On Thursday, without official plans for the holiday for the first time in years, I decided to head back home and spend Thanksgiving day with my father. His reaction to a far-slimmer and more fashionable son when I enter the room is appreciated at first and jarring later when its extended-play passes the threshold of a slight on a former me. The high road is gentler on my rims, so I smile through it. The absence of maternity is distinct, if not bothersome. A feeling that can’t, no matter how hard I try, be explained to others with any semblance of atomic balance.
My best attempt: a feeling of watching the cement dry around your feet while at the same time not wanting to budge. I grin and bare it, at times retreating to the kitchenette to choke back aggression. My older brother’s now-annual absence articulates the grip. A relationship flanked by decades of exploits and ego is terse at moments and laughter-filled during others. He’s excited by his favorite team winning the football game. Cocktails, anyone?
I acknowledge my dismissal of the advice he gives because I don’t see it reflected in his own decisions. His attempt at a power struggle—I shared excitement about some recent triumphs in my business—is doused when I make swift note of his failure to be an adequate role model leading up to his most recent misfire. A selective memory on his part makes me question decades of fatherhood. My inner thoughts are narrated “be gentle, brutal son” continued by Muhammad Ali’s holler “rumble young man, rumble.” Once the initial burst is out of my system I reel it in reminding myself “easy, Oedipus.”
After a night in the hotel across the street—I treated myself, Home Alone style (a prescient choice)—I stop by for a final visit as the nurse prepares his breakfast. He tries to rope me into his continuation of an earlier scheme and suggests my next partner should look like the buxom British girl on television. My ego entertains this for a brief second, but the tactlessness of the comment’s timing ruptures the dream. He detects the look on my face as disapproving and when he asks what’s wrong I mutter “we’ll talk about it later.” We won’t. Following a reluctant hug, I wish the nurse well and exit, indifferent. A younger me knows he saw a different, more-composed man raising him and asks “who is this guy? Was I too young to see the details? Am I just a dormant volcano, too?” My hope is that my mother’s contribution is an overpowering Jekyll to my father’s Hyde.
I cap my dark-comedy spin on a National Lampoon’s Vacation vehicle with a highly anticipated visit to see A and S and finally meet their recent addition, the wonderfully soft-headed D.T. She performs a three-part act of cooing and wailing (her father’s apt nickname “squeaks” will melt your heart), which, of course was not without a losing of her lunch onto the bib that rest between her lips and my shoulder. All I could do was grin, bright-eyed, as a new fan. I’m happy for her father who has no idea how much he made the trip worthwhile when he asks his daughter if she’s enjoying her time with “unkie ry-ry.” She could destroy an entire wardrobe with spittle and I wouldn’t mind. Color me baby-crazy.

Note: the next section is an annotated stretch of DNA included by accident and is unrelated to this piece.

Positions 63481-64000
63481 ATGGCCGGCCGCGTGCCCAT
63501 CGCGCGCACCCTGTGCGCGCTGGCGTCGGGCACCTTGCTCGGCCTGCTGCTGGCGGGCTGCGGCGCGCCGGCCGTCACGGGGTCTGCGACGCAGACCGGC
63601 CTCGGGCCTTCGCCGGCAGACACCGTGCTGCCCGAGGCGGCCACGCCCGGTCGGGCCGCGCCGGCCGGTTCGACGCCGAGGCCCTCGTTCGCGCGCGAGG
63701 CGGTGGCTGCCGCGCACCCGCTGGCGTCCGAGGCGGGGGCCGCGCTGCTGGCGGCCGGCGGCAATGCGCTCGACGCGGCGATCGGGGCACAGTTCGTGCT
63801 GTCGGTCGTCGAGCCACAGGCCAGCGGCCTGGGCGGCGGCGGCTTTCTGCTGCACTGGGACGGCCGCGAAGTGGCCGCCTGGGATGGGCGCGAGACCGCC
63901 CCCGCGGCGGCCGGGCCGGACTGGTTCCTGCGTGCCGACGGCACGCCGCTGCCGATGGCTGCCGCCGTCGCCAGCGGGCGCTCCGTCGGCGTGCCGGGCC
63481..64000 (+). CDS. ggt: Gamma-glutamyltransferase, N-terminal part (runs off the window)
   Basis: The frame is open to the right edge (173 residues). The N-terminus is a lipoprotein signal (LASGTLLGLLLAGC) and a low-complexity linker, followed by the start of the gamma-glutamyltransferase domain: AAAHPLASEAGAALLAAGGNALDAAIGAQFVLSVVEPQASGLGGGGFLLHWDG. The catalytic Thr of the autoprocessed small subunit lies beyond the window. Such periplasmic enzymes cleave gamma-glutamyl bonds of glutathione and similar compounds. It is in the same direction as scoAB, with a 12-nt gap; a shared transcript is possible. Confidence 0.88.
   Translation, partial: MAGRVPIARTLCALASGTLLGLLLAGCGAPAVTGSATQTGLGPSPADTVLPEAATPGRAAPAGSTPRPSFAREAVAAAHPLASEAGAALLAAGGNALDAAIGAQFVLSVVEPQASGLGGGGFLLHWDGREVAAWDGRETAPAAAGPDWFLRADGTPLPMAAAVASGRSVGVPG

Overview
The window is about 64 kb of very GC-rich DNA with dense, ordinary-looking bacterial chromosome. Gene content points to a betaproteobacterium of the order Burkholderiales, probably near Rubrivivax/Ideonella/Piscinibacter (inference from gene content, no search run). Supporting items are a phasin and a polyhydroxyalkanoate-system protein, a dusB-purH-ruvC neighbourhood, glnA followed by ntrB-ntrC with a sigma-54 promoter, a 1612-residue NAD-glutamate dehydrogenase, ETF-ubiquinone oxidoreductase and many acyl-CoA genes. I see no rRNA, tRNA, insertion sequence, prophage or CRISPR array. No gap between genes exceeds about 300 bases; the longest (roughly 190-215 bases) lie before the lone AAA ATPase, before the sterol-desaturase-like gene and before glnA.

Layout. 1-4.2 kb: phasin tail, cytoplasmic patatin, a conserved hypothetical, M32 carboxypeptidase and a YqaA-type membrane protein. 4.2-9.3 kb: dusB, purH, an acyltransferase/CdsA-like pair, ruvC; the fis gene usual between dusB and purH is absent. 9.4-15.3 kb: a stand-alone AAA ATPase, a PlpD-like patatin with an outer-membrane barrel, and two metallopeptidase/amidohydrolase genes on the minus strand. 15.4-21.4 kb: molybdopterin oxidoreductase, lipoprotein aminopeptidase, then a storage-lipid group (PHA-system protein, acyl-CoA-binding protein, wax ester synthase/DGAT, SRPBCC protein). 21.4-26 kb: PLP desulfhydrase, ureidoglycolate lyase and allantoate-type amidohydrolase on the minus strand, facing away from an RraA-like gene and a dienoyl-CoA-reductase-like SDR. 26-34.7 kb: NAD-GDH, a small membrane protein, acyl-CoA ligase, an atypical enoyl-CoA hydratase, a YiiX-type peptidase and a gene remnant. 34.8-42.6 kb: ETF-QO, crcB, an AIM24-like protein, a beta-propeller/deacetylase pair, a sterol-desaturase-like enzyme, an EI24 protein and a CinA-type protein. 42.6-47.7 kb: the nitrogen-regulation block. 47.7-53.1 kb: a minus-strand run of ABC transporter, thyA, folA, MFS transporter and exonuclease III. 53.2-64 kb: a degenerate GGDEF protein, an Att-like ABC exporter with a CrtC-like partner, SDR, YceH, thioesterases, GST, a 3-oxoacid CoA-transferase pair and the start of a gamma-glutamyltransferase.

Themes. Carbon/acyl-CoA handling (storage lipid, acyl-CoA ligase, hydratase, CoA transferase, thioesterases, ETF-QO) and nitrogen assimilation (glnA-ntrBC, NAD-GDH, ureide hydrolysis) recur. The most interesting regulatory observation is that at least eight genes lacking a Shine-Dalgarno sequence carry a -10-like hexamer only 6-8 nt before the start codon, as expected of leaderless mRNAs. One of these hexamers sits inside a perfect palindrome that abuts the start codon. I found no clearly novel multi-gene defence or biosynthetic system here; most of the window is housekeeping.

The drive back beneath grey skies is a four-hour blur soundtracked by Steve Martin’s Born Standing Up. I return home earlier than expected, a bit tired and hungry. When I return the keys to the device in the glove compartment, it tells me my trip was four minutes shy of exactly 36 hours. I round up for the story. As I get upstairs, the only meal that makes sense as my luggage hits the floor is sushi.
Huffing down the block, my usual haunt is closed so I go to my backup, anchored by the sushi man (and fellow jazz fan) I’ve developed a mostly-silent rapport with. I close a long-running case when my food arrives and I observe he fails to roll his inexpensive maki tight enough but gets his special rolls conspicuously correct. He flashes a thumbs up when I nod in approval, gnashing on his selective craftsmanship. If you filmed the moment you’d think it was the cheesy ending to a certain 80’s karate flick. I’m home and asleep within the hour.
If I could reach out to a younger self, all I’d say is “be thankful for all of this.” No context would be required, as if he listened, he’d learn why doing so was important in the years to come. What I learned and experienced this holiday was that the road is bumpy, but not impossible. Just remember: there are a lot of people out there who endure far worse than you (horror stories shared by A, a paramedic, earlier in the day on Friday confirms this). Be grateful, no matter the circumstances and remain warm to those impacted by things out of their control, even when you’re stricken by your own difficulties.
Good news: mom’s stuffing recipe holds up remarkably well; I think I’ll make it again this week. Atlas Shrugged is top contender for a mid-meal movie.